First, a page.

Many thanks for taking the time to look and a special thanks to those of you that left comments. I updated the original post to include a couple of composite images to show various stages of the eclipse. The first image shown is what I captured on a single frame shooting at 700mm. All shots were captured using the same gear at 700mm.
The composite images are created using selected shots captured during the eclipse and cobbled together in Photoshop. Any sequence series you see of an eclipse was likely created with Photoshop or similar program used to edit images.
For a tad more insight, I shot the eclipse from 33 degrees North Latitude in North Texas. By the time the eclipse reached totality allowing the full moon to appear red, it had climbed very high in the sky to nearly 70 degrees altitude.
From a practical standpoint, shooting an object with super telephoto optics at 700mm provides a very narrow field of view, similar to looking at an object through a straw. Considering the eclipse at totality occurred so high in the sky from my position on the planet, the camera was elevated near the max limit of the tripod and gimbal head I was using to support the heavy load. Looking up with a straw at that angle means no objects on the ground were visible.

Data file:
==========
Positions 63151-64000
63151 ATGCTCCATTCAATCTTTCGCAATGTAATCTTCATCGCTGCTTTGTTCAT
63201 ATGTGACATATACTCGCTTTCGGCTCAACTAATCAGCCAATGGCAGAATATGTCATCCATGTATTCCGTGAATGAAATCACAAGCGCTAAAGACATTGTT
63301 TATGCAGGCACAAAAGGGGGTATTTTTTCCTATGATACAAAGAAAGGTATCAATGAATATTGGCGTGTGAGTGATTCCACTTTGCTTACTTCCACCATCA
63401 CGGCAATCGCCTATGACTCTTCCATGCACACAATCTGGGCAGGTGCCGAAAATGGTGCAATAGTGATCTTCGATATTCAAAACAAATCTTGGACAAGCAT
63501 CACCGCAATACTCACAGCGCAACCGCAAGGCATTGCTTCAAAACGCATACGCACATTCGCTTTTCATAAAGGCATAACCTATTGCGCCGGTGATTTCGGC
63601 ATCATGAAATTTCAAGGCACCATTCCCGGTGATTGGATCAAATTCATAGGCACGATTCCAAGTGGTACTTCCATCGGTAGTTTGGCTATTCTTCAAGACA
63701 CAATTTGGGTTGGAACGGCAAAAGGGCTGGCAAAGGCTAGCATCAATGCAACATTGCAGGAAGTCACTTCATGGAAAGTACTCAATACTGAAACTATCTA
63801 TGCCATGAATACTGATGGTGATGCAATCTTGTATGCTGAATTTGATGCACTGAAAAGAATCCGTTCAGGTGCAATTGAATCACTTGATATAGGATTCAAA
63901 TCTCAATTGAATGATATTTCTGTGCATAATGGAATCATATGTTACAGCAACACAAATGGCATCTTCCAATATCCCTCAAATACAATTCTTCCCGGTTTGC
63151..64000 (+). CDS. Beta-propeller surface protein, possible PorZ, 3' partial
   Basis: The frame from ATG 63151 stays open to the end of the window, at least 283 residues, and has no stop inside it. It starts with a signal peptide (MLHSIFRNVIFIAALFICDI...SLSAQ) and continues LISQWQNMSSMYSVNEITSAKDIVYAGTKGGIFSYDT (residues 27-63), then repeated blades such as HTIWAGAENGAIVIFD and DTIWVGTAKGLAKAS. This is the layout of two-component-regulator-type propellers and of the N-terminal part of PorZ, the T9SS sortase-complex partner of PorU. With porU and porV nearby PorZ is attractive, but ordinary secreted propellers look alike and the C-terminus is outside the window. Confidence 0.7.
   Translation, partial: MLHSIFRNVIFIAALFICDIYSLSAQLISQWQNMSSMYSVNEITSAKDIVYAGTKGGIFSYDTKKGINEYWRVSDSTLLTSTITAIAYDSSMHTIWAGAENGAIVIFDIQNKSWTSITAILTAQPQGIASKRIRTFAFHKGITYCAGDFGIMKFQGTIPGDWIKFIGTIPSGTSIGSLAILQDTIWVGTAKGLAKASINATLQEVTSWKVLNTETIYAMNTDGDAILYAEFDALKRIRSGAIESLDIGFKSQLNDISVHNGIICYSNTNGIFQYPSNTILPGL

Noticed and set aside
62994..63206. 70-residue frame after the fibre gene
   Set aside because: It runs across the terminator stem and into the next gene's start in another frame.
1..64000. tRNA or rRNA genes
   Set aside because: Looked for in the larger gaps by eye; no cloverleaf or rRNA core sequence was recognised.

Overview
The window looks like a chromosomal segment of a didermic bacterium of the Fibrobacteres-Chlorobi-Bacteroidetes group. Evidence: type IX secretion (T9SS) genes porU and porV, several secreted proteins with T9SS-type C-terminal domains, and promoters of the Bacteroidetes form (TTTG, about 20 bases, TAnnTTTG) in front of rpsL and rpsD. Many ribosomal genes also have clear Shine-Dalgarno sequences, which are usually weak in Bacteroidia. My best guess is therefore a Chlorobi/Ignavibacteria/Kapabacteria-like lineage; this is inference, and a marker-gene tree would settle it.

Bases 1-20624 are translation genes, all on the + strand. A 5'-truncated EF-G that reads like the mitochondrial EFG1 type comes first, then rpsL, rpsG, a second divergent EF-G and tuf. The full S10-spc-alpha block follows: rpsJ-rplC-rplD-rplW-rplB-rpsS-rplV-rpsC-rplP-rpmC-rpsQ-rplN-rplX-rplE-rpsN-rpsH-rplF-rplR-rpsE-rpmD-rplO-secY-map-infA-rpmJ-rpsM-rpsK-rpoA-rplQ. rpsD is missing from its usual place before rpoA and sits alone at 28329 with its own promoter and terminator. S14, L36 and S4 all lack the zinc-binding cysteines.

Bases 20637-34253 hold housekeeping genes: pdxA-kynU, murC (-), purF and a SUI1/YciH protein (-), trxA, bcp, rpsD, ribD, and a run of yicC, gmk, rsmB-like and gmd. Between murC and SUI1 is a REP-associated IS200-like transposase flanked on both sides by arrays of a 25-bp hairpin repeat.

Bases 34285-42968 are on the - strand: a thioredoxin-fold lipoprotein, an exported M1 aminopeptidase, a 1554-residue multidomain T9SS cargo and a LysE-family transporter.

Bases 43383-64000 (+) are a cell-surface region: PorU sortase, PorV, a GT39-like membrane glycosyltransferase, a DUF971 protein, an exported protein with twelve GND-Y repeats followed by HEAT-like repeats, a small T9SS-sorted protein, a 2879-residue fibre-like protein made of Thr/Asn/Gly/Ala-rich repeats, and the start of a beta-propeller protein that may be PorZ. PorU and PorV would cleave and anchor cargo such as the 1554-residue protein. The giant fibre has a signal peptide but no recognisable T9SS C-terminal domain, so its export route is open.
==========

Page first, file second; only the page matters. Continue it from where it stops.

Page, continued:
Regarding the cool composite images that show an object on the ground and the eclipse, they are created in Photoshop the same way my above composite images are created except they start with a wide angle landscape shot. Most use a landscape image as the background or base layer, often captured with a wide angle lens, between 14mm to 24mm. Then the eclipse images of the moon are shot with a different lens, usually a telephoto or super telephoto between 200mm to 1000mm and cobbled together in Photoshop.